Monday, July 14, 2008
There’s a new technology out and it’s not the Iphone. It’s a refrigerator that will order your groceries for you.
Okay, I’m a bit skeptical here. How does it know what you’re eating? I’m betting you have to tell it.
That’s all okay if you like the extra work, but what it should be doing is scanning you to see what exactly you’re eating. I mean, I have a teenaged boy. With lots of friends. I rarely have enough milk in the house and sugary cereals are an endangered species here. And I know my son. He’ll be opening this new fridge door and saying to it, "I’m taking a carrot now. We have only three left."
Meanwhile, he’s helping himself to the last half of pie. And I mean a whole half. That's good writing, isn't it?) I’d be inundated with carrots before the week’s out, if this fridge believes my son and calls in an order of carrots to the local Co-op. Talk about naive.
What the refrigerator should do is scan the kid using one of those beams we see on Star Trek and then yell out in a loud voice, or better still, announce it on an in-house PA, "You are not taking a carrot. You are eating all the pie. Back away from the refrigerator. I say again, back away from the refrigerator."
Or wave its arms around yelling, "Danger, Will Robinson, danger! All the pie is being eaten! Danger! Danger!" Then grab the offending teenaged boy (because it’s not necessarily going to be my own), and hold on until an adult can come and pry the pie out of his hands.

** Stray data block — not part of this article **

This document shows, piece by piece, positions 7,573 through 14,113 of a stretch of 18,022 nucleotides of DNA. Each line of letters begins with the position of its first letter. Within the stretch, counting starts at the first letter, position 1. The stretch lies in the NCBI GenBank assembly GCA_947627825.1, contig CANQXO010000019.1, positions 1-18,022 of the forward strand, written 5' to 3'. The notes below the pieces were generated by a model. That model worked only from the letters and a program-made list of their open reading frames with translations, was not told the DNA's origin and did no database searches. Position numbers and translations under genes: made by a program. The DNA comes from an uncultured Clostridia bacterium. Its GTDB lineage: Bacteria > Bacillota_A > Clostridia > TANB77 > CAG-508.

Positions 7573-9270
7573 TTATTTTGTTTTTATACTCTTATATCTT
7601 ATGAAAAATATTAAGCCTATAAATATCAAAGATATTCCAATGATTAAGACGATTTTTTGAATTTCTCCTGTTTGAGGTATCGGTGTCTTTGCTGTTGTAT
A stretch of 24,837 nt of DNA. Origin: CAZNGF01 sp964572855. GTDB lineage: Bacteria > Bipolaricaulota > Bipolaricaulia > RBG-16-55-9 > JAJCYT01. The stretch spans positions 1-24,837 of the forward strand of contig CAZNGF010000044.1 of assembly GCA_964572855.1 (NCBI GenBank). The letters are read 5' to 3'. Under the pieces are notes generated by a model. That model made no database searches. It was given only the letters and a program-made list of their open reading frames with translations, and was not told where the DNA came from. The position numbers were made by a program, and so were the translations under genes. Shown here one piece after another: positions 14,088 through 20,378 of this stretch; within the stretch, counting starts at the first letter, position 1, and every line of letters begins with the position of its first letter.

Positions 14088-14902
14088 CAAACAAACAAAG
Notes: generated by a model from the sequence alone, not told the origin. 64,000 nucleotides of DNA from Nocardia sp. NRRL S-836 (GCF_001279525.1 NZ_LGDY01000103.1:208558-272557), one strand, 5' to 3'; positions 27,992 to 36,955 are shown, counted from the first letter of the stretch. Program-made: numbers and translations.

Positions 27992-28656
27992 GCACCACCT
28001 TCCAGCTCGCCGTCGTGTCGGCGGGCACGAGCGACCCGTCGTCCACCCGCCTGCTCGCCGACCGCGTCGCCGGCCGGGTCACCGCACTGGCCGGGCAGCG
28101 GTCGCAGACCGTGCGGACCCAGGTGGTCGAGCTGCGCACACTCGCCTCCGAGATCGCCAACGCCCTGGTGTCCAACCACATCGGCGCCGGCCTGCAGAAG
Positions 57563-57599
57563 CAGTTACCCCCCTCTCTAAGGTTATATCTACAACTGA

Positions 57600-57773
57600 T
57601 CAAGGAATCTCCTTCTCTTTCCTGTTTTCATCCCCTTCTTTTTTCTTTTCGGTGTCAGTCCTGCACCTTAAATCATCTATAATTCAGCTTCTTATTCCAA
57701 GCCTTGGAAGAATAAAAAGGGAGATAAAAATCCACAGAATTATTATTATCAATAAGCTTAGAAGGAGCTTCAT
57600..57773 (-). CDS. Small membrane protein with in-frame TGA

You know, this could work for dieters, too. You simply program into the fridge what you should eat and it simply won’t let you reach for pie, but rather grab you with those flex hose pipe arms and not let go. Why, you could work up a nice cardio routine fighting it off, and speed and agility too, trying to get the pie out of the fridge before it grabbed you.
Of course, your teenaged boy and his friends would consider the whole food grab a challenge. They do, after all, have a computer game experience, like one of those death matches with the evil minions of planet Thrombosis.
Or they could just reprogram the fridge.
You’d catch on pretty quickly though, when you opened the fridge for supper’s nutritious salad and it said something cheeky to you like, "Enter password within five seconds or this refrigerator will self-destruct."
Oh, yes, self-replenishing refrigerators are fine, but those scientists should be working on getting teenagers to eat three meals a day, all nutritious, with no snacking. Now, that’s technology worth buying.